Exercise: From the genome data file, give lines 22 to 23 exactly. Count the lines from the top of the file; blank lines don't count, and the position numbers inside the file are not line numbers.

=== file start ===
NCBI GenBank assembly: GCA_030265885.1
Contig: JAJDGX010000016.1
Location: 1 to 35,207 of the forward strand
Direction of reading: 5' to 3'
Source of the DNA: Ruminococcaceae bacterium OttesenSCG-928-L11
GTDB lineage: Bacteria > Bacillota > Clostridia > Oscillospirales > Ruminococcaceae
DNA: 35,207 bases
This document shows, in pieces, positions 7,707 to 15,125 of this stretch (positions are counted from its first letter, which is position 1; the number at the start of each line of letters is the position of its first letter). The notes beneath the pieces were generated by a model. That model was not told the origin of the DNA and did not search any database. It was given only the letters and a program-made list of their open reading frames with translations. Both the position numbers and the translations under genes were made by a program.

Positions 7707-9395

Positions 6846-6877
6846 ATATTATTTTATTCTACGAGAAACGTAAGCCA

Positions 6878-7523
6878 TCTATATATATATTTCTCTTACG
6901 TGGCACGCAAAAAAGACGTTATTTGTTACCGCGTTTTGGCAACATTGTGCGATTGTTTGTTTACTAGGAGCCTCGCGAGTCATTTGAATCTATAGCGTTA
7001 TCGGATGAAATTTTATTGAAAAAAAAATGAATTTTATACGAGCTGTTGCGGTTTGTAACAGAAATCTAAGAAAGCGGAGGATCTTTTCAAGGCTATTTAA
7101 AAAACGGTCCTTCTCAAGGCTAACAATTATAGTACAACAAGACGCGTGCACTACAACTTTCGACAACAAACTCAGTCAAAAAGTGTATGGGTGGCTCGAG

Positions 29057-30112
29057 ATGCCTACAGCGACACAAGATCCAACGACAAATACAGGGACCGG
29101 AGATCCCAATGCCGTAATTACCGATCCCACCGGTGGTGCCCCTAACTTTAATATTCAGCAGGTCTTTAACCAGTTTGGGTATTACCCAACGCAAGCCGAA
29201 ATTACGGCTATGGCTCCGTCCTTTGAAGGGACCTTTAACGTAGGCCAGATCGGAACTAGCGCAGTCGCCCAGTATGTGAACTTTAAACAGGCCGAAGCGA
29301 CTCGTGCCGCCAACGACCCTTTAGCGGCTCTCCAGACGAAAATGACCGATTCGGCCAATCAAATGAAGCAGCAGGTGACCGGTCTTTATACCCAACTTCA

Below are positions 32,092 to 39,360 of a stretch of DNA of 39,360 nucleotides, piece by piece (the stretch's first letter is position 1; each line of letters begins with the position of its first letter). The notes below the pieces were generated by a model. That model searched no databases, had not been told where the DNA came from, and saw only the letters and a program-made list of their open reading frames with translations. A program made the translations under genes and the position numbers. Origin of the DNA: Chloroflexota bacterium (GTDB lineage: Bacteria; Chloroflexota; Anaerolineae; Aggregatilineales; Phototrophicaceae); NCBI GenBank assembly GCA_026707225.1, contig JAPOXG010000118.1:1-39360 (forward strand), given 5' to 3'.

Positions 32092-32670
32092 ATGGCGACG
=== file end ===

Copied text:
Below are positions 32,092 to 39,360 of a stretch of DNA of 39,360 nucleotides, piece by piece (the stretch's first letter is position 1; each line of letters begins with the position of its first letter). The notes below the pieces were generated by a model. That model searched no databases, had not been told where the DNA came from, and saw only the letters and a program-made list of their open reading frames with translations. A program made the translations under genes and the position numbers. Origin of the DNA: Chloroflexota bacterium (GTDB lineage: Bacteria; Chloroflexota; Anaerolineae; Aggregatilineales; Phototrophicaceae); NCBI GenBank assembly GCA_026707225.1, contig JAPOXG010000118.1:1-39360 (forward strand), given 5' to 3'.

Positions 32092-32670